One positive however has been improvements in Education, where children by law, are given not just a chance academically but a safe place to be all day. There are many agencies available to protect our young people and give them the best start. Reading Oliver Twist has given us a good insight into how cruelly young people were treated. Reading David Copperfield has given us an idea of how young people were treated in school leading us to discuss sanctions and corporal punishment.
Charles Dickens and William Blake- A poison Tree
Last Term's Collaboration- Wealth:
Last term the school took a look at themed projects that linked together within KS3, encouraging more collaboration between the subjects and the sharing of ideas and resources. We worked with the theme 'wealth' this term which can be translated in so many ways.
Art started by looking into wealth through royalty, jewels and status symbols, they looked at the use of family coat of arms and designed their own personalised versions, they then finished the term with a golden tribute to Ancient Egypt, making death masks, glittering hieroglyphic tablets and portraits of the gods.
Design and Technology has been looking into profit and upselling, creating wealth through enterprise, students have been making individual county style coat hooks for a hallway in a house. These are going to be sold and the pupils will work out how much the materials and finishes cost and deduct that from the final amount of money raised. This will give them a good understanding of manufacturing costs as well as a clear knowledge of profit and loss.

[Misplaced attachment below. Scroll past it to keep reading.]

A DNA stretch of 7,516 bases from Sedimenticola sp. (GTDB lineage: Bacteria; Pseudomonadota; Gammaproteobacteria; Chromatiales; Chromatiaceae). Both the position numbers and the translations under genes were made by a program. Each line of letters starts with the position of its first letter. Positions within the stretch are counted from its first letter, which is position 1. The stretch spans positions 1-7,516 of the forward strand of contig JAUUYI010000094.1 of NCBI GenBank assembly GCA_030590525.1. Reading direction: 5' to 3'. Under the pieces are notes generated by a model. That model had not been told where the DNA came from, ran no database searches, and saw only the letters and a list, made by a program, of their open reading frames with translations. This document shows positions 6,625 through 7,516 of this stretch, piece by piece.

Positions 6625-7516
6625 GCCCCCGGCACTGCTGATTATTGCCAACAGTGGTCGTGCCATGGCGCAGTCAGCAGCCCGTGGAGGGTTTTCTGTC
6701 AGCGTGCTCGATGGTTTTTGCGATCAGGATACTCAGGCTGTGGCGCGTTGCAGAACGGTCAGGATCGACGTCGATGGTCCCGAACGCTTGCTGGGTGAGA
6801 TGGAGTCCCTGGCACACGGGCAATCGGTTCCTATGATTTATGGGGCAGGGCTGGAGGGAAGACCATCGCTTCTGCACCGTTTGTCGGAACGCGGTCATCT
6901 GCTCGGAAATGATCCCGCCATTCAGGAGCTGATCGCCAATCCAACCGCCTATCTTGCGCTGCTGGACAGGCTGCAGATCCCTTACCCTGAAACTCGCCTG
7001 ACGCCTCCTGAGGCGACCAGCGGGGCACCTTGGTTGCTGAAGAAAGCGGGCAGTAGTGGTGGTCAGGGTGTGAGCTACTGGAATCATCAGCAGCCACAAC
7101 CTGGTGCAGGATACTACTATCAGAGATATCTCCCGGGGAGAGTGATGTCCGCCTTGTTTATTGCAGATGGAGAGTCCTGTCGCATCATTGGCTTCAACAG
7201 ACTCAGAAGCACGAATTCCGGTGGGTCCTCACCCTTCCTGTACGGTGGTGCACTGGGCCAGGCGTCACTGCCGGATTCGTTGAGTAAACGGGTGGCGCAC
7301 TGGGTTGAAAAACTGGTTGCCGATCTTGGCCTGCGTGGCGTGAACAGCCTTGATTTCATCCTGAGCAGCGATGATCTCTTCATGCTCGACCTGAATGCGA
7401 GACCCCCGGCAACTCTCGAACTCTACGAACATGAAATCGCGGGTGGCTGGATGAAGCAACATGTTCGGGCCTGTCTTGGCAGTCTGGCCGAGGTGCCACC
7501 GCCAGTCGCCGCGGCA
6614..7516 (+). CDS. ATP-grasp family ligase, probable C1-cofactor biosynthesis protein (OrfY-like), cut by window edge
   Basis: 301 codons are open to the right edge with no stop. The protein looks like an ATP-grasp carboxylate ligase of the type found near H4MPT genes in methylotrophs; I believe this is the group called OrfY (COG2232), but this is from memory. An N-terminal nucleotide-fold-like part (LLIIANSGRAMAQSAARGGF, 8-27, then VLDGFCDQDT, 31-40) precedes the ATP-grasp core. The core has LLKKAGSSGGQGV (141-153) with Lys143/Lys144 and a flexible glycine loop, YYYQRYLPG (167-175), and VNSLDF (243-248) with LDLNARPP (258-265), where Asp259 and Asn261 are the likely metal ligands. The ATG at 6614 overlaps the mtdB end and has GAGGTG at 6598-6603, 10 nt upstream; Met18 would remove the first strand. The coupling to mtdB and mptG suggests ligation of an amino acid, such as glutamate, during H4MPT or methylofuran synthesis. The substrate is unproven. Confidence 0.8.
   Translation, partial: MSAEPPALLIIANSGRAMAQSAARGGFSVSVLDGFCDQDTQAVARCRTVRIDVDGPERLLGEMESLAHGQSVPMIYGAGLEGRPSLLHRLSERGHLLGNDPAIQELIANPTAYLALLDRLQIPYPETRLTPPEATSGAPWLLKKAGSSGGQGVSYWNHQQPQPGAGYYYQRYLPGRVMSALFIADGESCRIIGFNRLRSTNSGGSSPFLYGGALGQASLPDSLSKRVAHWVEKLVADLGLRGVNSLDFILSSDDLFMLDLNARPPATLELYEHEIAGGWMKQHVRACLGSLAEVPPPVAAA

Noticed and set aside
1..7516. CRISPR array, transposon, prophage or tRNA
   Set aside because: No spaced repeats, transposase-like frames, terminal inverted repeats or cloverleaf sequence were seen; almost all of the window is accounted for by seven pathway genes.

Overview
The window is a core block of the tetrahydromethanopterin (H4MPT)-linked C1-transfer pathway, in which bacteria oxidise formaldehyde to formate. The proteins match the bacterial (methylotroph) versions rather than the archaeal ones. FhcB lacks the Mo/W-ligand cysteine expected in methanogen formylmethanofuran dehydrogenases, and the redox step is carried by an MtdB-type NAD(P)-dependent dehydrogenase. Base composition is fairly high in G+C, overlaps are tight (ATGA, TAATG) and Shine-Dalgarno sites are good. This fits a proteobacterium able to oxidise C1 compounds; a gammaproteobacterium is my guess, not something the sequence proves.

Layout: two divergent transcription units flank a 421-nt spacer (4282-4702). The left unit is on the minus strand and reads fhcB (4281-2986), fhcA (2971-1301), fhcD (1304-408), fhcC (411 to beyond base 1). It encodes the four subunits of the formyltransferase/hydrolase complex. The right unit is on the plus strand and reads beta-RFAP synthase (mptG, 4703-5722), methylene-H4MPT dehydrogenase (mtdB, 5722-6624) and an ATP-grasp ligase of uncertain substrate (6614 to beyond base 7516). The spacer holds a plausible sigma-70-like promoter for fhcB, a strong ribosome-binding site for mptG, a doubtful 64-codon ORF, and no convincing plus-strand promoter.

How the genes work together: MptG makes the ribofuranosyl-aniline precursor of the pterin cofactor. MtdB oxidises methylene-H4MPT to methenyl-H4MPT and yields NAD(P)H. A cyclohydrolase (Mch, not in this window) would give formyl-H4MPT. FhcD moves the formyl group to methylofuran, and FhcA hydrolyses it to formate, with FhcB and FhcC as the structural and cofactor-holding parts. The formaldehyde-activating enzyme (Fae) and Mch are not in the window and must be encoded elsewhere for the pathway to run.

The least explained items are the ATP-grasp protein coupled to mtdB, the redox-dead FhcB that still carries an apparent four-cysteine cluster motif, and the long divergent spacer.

In our English lessons we have been looking at the meaning of wealth. We have discussed four types of wealth:
Wealth of experience-to have lots of knowledge;
Wealth of health-to be very healthy and looking after your body;
Having a Wealthy heart- to be kind and generous;
Material wealth-to be financially well off.
Most of us decided that financial wealth isn't the most important within the list.
We have started our class reader-Millions by Frank Cottrell Boyce, and learned about money and different currencies as the plot is based around the British pound sterling changing to the Euro. So far in the story, we have met Damian and his brother Anthony who have recently lost their mum. Damian is finding life without her quite a struggle and believes she is with the Saints in heaven. We have researched some Saints, particularly of our own namesakes, and discovered some strange things that Saints did, such as mortification and martyrdom!
In addition, we have dreamed about being fabulously wealthy and the power that brings. Due to the recent events of Sam Allardyce and Philip Green, we have also discussed greed, fraud and selfishness.
We are presently designing our own fantasy bedrooms. This is in light of Damian creating his own Hermitage out of the cardboard boxes his mum's clothes were stored in and his wish to live a simpler life, in the hope he will become more Saintly.
Finally we have enjoyed singing along to and analysing the meaning of Abba's "Money, Money, Money", Pink Floyd's "Money" and Jessie J's" Price Tag"!